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For History Seniors: Primary Source Research Tips

Primary Sources in Library Catalogs

Primary sources of all types can also be found in our regular, circulating books, in special collections, and beyond.  Here are few ways to find primary texts and sources by using our own Library Search.
 
1. Use the author search  to find books we have by a particular author, politician, journalist or another type of historical witness
 
2.  Do an advanced keyword search in The Library Search and then limit by publication year under “limit your search”) (note:  you can also limit by language and many other ways)
 
3. . Do an advanced keyword in Library Search and then limit to the word  "sources" in the subject field (by using the dropdown menu), for example:

"women and renaissance" in the keyword field

"sources" in the subject field. 
 
(this brings us the Library of Congress Subject subheading “sources” which is sometimes used to designate primary source collections of different kinds — as in
United States History 1861-1865, Civil War Sources
 
A  rich source of primary materials is Honnold/Mudd Special Collections  and its librarians.  
 
 

Honnold Special Collections and Aeon

A  rich source of primary materials is Honnold/Mudd Special Collections  and its librarian Lisa Crane.  Please sign up for a reader's account with AEON, which lets you request materials in Special Collections before you arrive.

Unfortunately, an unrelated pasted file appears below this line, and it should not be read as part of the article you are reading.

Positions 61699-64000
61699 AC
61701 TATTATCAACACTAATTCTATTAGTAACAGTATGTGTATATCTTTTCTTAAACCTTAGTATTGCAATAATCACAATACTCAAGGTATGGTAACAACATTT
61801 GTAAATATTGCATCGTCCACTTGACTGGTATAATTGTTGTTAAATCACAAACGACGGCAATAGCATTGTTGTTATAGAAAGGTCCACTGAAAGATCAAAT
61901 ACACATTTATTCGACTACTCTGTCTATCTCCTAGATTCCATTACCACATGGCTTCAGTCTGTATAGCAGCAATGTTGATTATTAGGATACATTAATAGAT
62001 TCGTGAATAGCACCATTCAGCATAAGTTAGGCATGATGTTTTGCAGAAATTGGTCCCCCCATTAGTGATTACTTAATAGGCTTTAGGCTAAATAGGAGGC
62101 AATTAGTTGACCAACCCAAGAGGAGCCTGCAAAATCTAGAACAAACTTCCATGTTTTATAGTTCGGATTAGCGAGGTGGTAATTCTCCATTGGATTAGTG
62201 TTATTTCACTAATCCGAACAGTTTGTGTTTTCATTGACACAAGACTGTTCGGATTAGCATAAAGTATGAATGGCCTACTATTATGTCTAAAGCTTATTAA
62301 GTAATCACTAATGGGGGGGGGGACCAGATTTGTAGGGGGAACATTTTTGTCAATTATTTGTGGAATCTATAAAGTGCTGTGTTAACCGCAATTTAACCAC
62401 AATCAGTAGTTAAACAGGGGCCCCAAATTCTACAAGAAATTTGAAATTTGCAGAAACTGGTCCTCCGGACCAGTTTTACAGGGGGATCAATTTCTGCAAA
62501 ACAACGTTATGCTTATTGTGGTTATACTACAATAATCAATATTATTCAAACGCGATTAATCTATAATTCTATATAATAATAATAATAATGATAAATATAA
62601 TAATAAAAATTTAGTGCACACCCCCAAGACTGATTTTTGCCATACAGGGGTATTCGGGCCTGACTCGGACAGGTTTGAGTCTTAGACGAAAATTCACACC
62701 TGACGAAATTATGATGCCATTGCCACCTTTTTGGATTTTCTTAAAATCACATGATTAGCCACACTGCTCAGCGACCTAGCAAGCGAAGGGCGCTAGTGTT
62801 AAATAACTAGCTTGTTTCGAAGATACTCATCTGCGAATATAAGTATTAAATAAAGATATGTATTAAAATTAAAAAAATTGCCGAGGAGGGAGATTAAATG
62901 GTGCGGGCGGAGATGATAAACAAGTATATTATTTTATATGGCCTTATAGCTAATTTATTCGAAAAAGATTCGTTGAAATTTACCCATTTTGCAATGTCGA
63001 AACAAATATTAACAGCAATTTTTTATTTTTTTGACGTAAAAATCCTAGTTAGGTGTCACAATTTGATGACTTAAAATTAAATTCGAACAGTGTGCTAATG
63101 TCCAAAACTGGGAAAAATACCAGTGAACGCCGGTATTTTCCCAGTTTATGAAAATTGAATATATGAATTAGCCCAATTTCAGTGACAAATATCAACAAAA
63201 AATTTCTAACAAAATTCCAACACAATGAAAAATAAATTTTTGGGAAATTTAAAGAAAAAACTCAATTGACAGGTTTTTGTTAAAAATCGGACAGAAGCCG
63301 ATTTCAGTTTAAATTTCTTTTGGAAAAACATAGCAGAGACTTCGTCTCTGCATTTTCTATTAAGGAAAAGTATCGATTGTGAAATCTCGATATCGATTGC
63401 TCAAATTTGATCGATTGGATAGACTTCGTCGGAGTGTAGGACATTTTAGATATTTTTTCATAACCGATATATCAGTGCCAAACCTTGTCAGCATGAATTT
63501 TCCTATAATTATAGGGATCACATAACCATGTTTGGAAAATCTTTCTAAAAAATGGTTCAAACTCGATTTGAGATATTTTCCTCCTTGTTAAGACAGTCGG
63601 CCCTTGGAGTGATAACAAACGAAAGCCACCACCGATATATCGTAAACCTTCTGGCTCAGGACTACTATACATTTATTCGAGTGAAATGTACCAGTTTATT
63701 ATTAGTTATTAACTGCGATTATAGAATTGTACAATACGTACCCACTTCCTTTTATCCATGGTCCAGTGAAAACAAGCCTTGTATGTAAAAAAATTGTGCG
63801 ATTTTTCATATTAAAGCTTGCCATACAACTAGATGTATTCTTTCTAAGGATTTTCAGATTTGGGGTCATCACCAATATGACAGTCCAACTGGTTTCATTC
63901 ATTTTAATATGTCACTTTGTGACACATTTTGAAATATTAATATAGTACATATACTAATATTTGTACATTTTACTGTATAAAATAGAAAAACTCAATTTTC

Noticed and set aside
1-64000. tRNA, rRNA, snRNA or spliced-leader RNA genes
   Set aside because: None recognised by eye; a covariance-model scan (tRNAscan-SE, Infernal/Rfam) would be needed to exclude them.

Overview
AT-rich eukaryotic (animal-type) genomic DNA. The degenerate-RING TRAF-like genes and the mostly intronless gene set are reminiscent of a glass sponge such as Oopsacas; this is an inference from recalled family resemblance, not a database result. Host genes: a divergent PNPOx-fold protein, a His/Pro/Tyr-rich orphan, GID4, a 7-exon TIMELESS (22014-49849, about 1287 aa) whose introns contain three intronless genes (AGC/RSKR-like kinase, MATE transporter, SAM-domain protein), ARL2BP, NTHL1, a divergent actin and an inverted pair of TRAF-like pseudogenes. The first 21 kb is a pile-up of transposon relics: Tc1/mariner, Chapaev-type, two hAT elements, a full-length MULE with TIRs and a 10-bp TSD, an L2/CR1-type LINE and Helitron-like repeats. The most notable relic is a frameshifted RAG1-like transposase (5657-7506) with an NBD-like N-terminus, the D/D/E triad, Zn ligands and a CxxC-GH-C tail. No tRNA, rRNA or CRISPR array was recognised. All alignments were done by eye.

Research Guides, Databases and The Greater World Wide Web

There are many digital sources of primary materials.  The best places to find these are:

1.  The Library's  primary source databases, which can be found in the History Research Guides and the Research Guides for other subjects.  Research Guides are also a good way to connect with the Librarian Subject Specialists. 

2.  Our own Digital Library.

3.  Digital Libraries across the US and the world.  Many educational institutions, many organizations, many countries, and many states have their digital libraries.  A good search engine for these is BASE (Bielefeld Academic Search Engine  ).  Or use your favorite search engines.

You might also try locating print materials in archives, historical societies, and via The Library Search, World Cat, and your favorite search engines.